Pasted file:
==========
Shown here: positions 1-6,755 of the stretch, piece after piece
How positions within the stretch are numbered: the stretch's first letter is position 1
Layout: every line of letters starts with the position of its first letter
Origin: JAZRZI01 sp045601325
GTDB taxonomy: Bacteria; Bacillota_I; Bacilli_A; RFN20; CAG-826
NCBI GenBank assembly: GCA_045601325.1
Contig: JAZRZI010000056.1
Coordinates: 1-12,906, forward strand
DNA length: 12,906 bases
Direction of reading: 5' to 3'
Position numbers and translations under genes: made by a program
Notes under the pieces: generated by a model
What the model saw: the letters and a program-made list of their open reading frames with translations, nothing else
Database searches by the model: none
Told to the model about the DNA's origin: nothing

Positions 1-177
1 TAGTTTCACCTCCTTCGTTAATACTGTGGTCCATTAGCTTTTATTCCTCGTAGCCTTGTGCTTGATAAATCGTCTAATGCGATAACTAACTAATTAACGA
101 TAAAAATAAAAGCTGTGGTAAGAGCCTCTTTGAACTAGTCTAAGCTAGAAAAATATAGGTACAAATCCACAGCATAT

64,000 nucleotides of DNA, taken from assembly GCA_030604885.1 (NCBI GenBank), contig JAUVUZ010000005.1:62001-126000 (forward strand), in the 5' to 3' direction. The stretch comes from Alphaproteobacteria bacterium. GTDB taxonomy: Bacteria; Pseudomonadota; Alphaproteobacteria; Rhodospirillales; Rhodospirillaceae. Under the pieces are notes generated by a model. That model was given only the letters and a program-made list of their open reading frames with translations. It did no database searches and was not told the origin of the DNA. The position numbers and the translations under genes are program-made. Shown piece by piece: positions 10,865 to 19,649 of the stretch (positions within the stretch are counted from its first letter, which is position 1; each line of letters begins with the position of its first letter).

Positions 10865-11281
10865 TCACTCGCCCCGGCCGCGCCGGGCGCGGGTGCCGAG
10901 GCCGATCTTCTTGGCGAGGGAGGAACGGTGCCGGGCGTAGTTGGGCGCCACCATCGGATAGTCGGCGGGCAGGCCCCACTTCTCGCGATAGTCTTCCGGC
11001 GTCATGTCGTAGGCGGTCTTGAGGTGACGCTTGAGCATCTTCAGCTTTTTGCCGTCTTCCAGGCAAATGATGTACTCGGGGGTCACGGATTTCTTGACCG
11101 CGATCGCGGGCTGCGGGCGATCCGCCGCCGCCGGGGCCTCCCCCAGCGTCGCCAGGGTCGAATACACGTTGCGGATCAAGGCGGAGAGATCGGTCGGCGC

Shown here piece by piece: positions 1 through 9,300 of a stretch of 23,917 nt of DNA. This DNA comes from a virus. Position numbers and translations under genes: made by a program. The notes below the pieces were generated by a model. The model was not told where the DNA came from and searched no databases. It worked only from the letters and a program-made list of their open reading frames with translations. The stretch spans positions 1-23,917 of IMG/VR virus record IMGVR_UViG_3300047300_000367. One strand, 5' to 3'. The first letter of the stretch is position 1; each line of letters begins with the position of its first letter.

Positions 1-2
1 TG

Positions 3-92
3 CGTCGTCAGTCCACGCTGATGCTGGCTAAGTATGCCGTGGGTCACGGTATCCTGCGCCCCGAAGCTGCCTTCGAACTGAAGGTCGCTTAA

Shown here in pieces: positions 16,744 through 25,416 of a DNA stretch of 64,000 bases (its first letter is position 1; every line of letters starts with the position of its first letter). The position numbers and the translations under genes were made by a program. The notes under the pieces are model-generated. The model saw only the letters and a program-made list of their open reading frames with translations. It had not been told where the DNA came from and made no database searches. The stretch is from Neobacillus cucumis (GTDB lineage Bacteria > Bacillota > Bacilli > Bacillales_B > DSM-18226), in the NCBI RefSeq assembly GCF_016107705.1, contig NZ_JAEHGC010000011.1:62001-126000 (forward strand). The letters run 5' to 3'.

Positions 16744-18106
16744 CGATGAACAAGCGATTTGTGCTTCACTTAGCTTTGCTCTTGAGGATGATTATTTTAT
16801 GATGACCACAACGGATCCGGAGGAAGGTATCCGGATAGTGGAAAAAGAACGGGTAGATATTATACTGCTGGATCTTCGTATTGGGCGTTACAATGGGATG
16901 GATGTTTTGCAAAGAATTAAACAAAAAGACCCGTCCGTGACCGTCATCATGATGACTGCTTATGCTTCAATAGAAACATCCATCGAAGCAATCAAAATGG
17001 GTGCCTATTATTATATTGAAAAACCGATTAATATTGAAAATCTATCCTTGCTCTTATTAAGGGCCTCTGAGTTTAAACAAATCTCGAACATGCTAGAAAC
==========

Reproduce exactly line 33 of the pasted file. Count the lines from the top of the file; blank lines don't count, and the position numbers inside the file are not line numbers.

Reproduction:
16801 GATGACCACAACGGATCCGGAGGAAGGTATCCGGATAGTGGAAAAAGAACGGGTAGATATTATACTGCTGGATCTTCGTATTGGGCGTTACAATGGGATG